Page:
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Back-to-School Checkups: Don’t Skip the Dentist!

You’ve booked the back-to-school physical, and the school clothes have been bought. Don’t forget about your children’s teeth! It may be tempting to skip their summer dental appointment because you’re trying to squeeze every last bit of summer fun in before school starts. But, every bit as important as a yearly physical, a back-to-school cleaning is a great way to kick off the school year. Plus, many schools require a dentist’s signature verifying your child has a clean bill of dental health.

Scheduling a visit before the start of the school year saves time rushing around before or after school, and your child won’t miss anything as classes begin. It’s estimated that children miss more than 50 million hours of school each year due to dental visits. Cavities are the most common chronic childhood disease, and early detection is key to simple treatment.

Tips for a Great Checkup (For You and Your Child)

  • Plan a Visit When Your Child Is Freshest: Schedule appointments when your little one is most cooperative and alert. For some, this might be after a nap or first thing in the morning. If your child gets cranky when they’re hungry, try an appointment right after breakfast. If your child has a short attention span, try the first appointment in the morning or right after lunch when there’s less chance of a delay.

  • Let One Child Lead by Example: If you’ve booked your children’s appointments back-to-back, let the child with the most positive dental experiences go first so they can be an example to the other child/children. Be sure to bring toys or a tablet and headphones to keep your child occupied when they aren’t in the dental chair.

  • Don’t Pass on Your Phobia: If you have a dental phobia, try not to let your kids see you sweat. Children are very perceptive, and if they see you cringe the second the instruments come out, they’re going to associate the dentist with being a scary place before they even open their mouth. Smaller children lack the verbal skills to communicate clearly, so they become masters at interpreting visual cues and body language. Try to breathe calmly and avoid language that might scare or intimidate a child, like the words pain and hurt or threatening to hold them down if they don’t sit still. Remember that positive experiences as a child are the building blocks for how they will look at the dentist as they grow up. Keep it light and fun, and they’ll look forward to each visit.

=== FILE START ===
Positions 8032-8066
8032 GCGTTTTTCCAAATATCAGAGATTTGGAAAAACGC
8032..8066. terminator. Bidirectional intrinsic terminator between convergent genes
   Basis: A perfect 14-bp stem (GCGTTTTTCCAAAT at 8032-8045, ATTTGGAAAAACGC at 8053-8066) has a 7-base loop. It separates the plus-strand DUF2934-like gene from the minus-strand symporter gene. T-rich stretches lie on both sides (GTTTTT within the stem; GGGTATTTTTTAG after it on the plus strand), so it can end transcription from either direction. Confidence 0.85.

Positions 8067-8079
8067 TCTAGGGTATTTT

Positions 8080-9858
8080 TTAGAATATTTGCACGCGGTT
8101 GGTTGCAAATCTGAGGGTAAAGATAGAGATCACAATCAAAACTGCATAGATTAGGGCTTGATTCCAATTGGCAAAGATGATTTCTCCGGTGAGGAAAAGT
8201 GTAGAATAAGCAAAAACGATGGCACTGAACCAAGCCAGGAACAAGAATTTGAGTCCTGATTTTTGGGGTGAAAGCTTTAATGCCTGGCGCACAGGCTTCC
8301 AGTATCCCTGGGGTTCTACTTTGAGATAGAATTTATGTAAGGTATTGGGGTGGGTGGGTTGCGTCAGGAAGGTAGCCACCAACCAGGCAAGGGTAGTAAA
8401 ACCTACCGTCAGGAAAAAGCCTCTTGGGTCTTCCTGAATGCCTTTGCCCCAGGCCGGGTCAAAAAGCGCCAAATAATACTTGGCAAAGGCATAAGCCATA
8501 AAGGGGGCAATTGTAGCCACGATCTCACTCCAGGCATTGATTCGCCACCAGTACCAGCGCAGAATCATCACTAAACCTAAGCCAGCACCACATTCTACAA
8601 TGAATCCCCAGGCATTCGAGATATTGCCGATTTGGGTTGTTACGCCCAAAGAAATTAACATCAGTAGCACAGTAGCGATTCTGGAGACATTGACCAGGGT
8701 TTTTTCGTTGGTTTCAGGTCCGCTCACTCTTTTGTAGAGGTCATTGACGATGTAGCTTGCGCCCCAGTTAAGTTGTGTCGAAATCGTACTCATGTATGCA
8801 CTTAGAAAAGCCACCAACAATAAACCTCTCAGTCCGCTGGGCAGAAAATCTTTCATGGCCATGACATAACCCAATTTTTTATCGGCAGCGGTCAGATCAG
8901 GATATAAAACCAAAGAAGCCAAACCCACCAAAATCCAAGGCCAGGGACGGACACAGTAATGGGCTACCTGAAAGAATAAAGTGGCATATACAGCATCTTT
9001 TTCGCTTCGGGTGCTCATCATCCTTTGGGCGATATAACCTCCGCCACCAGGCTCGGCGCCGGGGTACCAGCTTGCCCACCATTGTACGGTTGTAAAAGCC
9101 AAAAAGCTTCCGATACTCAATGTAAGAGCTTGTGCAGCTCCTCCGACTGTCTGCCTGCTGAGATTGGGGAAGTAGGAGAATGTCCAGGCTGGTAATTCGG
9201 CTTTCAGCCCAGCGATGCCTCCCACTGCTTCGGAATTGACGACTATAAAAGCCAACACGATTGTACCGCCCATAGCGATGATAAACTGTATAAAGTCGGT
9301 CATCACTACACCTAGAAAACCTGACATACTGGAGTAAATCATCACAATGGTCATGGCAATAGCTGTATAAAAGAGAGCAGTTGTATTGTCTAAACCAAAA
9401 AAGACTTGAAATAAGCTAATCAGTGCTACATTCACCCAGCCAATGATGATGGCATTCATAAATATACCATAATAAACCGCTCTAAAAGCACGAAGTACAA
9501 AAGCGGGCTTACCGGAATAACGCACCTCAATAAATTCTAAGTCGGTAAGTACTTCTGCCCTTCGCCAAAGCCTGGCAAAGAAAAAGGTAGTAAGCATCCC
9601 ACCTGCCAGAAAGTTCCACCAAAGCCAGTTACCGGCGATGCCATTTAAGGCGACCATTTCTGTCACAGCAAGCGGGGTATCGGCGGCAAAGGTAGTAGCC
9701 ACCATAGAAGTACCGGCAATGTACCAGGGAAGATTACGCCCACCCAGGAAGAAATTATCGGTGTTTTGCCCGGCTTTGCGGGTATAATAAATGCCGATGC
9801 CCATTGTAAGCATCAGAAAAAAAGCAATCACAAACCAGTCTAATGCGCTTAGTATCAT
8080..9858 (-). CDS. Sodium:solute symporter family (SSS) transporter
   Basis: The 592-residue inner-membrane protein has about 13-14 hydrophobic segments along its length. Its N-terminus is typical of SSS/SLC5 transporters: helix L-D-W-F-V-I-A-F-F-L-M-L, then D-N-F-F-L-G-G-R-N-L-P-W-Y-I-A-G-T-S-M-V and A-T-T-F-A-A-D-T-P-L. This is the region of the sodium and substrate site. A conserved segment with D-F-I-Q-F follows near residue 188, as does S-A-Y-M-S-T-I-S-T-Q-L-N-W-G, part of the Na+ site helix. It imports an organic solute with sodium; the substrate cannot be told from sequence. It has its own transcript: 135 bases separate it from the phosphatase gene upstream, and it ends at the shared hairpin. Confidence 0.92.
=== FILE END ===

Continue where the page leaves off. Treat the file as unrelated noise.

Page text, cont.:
• dentist-and-patient

  • Bring Their Dental Appliances: If your child has a sports guard, retainer or sleep apnea appliance, bring it with you. Growth spurts and loss of baby teeth alter the way these appliances fit and now is the perfect time to have them evaluated.

  • Keep the Office Number Handy: Emergencies happen. Make sure their number is in your phone and remember to take a few of the office’s business cards with you and put one in your child’s backpack. Leave one with the school office, nurse, or team coach. That way if an emergency happens, each department has any contact information handy should they need it.

  • Get Into the Groove: As summer winds down and bedtime routines start to get back into the swing, now is the best time to re-establish good at-home hygiene habits. Brushing before school and before bed for two minutes combined with daily flossing can help your child stay healthy between dental visits.

The back-to-school rush can get hectic, and it’s tempting to forgo your child’s cleaning and exam, especially if they don’t complain of pain or exhibit any signs of cavities or other dental problems. But a child’s oral health affects their whole body and making sure they start the school year with a healthy smile can save time out of school and prevent emergencies that are no day at the beach.